I have a directory /usr/local/foo, which I need to remove. This is going to be part of a script, which needs to be run as root. I'm mainly worried that the directory, which contains things that users can edit, could contain something that causes a simple "rm -rf /usr/local/foo" to accidentally delete other things. For example, if they managed to symlink foo to point to /dev or something and rm followed it.

I would like the directory gone, along with whatever is in it. This includes user files, symlinks, and everything else. However, I would like it to not delete /dev if some malicious user has symlinked foo to /dev.

System: Ubuntu and FreeBSD and OSX

  • Installing and running Midnight Commander for visual inspection with then removal would be safer.
    – N0rbert
    May 27, 2021 at 5:45
  • 1
    Do not worry. rm will always delete the actual contents of the folder only. It will only remove a symlink itself, never the contents that the symlink points to.
    – vanadium
    May 27, 2021 at 10:05

2 Answers 2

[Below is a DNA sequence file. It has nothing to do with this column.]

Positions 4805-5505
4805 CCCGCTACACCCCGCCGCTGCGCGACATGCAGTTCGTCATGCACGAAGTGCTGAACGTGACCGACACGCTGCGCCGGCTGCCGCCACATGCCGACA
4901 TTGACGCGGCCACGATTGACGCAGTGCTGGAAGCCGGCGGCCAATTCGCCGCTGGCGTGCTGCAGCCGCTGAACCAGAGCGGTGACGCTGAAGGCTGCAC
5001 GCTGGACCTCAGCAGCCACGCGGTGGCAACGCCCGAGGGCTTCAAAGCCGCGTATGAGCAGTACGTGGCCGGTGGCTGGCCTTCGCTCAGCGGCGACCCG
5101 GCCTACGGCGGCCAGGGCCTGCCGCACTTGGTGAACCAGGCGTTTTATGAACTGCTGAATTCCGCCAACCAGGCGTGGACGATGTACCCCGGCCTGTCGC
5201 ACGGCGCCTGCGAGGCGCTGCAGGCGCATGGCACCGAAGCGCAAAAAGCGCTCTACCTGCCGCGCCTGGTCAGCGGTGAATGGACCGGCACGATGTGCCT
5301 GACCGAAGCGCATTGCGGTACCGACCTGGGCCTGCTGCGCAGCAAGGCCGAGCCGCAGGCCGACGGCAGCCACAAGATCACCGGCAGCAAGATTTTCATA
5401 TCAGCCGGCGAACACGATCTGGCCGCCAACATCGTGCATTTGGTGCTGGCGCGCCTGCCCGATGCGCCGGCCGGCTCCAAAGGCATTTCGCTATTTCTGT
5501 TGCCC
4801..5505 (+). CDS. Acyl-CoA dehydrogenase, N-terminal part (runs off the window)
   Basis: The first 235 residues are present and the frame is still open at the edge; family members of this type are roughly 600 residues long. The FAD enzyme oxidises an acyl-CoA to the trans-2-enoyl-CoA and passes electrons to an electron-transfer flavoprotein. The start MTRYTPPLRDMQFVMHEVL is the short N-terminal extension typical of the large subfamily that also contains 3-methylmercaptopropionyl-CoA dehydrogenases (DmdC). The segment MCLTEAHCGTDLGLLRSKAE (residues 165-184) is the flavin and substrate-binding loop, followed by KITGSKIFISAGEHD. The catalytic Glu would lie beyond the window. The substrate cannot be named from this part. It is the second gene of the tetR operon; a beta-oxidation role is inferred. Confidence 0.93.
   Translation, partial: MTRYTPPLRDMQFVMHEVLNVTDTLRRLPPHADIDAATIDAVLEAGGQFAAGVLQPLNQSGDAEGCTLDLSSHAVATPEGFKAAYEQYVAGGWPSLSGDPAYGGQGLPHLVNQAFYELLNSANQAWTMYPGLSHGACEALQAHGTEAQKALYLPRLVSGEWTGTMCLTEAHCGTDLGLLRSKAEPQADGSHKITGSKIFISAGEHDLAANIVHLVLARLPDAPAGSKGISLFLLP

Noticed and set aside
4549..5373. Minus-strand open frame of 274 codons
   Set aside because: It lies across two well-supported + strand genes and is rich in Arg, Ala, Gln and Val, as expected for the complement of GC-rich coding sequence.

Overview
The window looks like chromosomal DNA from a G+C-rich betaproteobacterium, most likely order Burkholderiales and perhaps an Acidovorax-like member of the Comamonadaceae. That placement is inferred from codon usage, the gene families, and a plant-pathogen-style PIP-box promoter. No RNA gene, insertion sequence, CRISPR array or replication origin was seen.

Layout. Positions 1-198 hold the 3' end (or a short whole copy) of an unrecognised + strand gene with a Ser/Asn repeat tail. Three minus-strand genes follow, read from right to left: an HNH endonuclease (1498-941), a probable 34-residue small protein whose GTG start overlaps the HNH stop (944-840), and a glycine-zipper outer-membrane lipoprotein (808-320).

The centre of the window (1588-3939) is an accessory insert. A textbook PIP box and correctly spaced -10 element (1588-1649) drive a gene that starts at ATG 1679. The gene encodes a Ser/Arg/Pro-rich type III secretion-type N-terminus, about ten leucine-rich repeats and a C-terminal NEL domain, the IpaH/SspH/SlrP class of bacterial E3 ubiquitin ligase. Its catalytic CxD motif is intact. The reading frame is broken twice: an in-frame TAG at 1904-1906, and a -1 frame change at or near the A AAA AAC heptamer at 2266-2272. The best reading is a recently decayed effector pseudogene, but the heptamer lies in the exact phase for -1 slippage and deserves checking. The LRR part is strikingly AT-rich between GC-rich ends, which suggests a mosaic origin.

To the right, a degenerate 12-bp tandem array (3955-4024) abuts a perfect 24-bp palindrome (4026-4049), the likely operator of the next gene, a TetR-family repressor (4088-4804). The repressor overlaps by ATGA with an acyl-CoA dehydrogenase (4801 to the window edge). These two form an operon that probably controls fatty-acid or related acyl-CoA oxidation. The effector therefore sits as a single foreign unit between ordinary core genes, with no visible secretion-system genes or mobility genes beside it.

If /usr/local/foo might contain user files, or your files, modified by the user, here's what to do:

Provide your script with a list of the filenames you want to delete (/usr/local/foo/{file1,old.txt} and a method of checking for user modifications. Checksums (man md5sum shasum) or file modification dates (man stat) are but two of the many methods you could use. Use bash's [[ -f $filename ]] test to ensure the "file" you're deleting is a file, not a link, subdirectory or whatever. (man bash)

Delete (man rm) the files on your list that pass the "unmodified" test.

Then, take advantage of rmdir's refusal to delete non-empty directories (man rmdir) with

rmdir /usr/local/foo

Ignore the error message and error status. If /usr/local/foo was empty, it's gone. If it had remaining files, it's not gone.

  • Note that this is not the answer to the question I asked. I did my best to specify that I don't care about what is in the folder, if a user put something there I want to erase it anyway. What I wanted to know was how to make rm not follow symlinks, hard links, or anything else.
    – Michael
    May 30, 2021 at 2:54

The command I was looking for was

rm -fr --one-filesystem foo

rm does not follow symlinks, and will just unlink the file.

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